Horticultural specimens which we tend to plant in our gardens are selected for their ornamental characteristics. Most of them are decendents from Eurasia Turkey, China and Europe and were introduced into North America in the 1700s and 1800s.

    Plants readily available in a nursery or garden centre are primarily non-native species. They are often grown because of their:

  • ease of propogation

  • flexibility in the landscape and

  • suitability in urban gardens.

  • We must consider the value of utilizing native plant material in the landscape. Why?

  • Native plant material has the capacity to support 10-50 times more local animal and bird species than exotics.

  • Native plants and animals have evolved not only to survive the climatic conditions of the area, but also have developed a co-dependency on each other

  • For example: the survival of the Monarch Butterfly depends on being unpalatable to birds -- from toxins ingested from milkweed.

    Traditionally butterfly bush (Buddleia) and fuschia -- both exotic -- are used to attract butterflies. Native alternatives would be columbine or butterfly weed (a native milkweed). The butterfly at the right is visiting my garden, to taste one of my butterfly bushes.

    We are only just beginning to understand complex relationships such as this. But the matrix of the plant material will support a greater biodiversity when the plants are native.

    The invasive exotics:
    purple loosestrife and other invaders

    Some introduced exotics have a tendency to not co-habit well with the natural environment. Some selections may become invasive and others are notoriously difficult to grow because they are pre-disposed to disease and insect damage.

    Purple loosestrife is a perfect example of a non-native which has "escaped" from cultivation. It was introduced to North America in the early 1800s and kept a low profile until about 1930. It was first reported in abundance in the early 1930s in wetland areas along the banks of the St. Lawrence River. It seeds prolifically---up to 2.7 million seeds a season from each plant.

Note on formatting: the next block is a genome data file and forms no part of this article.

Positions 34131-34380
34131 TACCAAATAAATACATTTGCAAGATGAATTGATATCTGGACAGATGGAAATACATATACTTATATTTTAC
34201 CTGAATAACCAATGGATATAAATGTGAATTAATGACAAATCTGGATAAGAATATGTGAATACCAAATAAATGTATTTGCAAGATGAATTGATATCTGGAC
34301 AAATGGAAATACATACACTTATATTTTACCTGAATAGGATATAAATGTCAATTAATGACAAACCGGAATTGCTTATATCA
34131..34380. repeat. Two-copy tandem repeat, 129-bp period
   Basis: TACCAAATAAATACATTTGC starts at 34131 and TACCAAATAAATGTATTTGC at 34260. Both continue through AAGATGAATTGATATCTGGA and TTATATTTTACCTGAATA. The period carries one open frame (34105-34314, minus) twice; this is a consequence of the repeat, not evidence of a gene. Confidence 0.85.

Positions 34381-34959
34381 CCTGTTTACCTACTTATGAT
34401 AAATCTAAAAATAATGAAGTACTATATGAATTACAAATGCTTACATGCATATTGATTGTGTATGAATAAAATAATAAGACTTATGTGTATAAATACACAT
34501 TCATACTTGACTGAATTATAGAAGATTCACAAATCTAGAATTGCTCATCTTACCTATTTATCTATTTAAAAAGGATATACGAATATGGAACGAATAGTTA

In Europe, where it is native it makes up 1 to 4% of the vegetation in it's natural wetland habitat. In problem areas here in Canada it can make up 75% of the vegetation. It is clear that we have something missing in our habitats which can keep loosestrife in check.

    There are many opinions about what should be done about loosestrife. In my view the invasion of loosestrife into our wetlands is a mere symptom of a much bigger problem. It is an indication that the balance has been disturbed in some way: changes in the watertable, changes in the grade of the landscape, or changes in the kinds and numbers of co-habitants.

    All of these disturb the ecosystem and pre-dispose it to problems.

    To a large extent, Mother Nature is tremendously resilient, more so than we give her credit for. In the case of purple loosestrife, the loosestrife is winning.

    There are proposals to introduce a non-native parasitic or predaceous weavel which allegedly would only attack loosestrife and to say with such a solution that the problem is behind us. In my view, this is incredibly short-sighted and completely misses the point.

    I am uncomfortable with the uncontested endorsement of the introduction of insects en masse. It is impossible for any biologist to truly understand the complex relationships that will be created and be upset.

    The Norway Maple has to be one of the most widely-used trees in the urban landscape. It was introduced from continental Europe and was and is a preferred selection for the urban landscape because its mature height is 35-40 feet versus 80 feet or more for the native sugar or red maple, and it thrives in a very diverse range of climatic conditions.

    Naturalists are very much opposed to the use of Norway Maple due to its invasion of native woodlots. It is a prolific seeder, has a dense canopy which does not allow for natural succession of a woodlot to take place.

    Many naturalists say that Norway Maple along with Kentucky Bluegrass should be included in the list of noxious weeds under the Weed Control Act of Ontario -- think of the implications of that!

    Austrian Pine is another example of a widely used non-native tree which is pre-disposed to disease. It seems crazy to continue to plant Austrian Pine en masse, knowing that it is highly likely to be infested with Diplodia Tip Blight unless growing conditions are perfect. It's almost prohibitively expensive to treat for Diplodia. Why not make a native selection?

    Only in recent years has there been a resurgence of interest in the trees, wildflowers, ground covers and other plants from our own woods, fields and meadows. We are now free to choose the best of both old and new worlds. You will be successful in your own garden if you carefully choose plants that are genetically programmed to succeed in our climate -- native plants and their domesticated relatives.

    We should allow ourselves to be inspired by nature. With a gardener's input, truly magnificent gardens will result!


    For more information about Daisy's style of gardening and expertise:

  • take a tour of some of Daisy's work.

  • To contact Daisy,

    send e-mail, or

    phone 519-846-9743.

















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    Daisy Moore 2005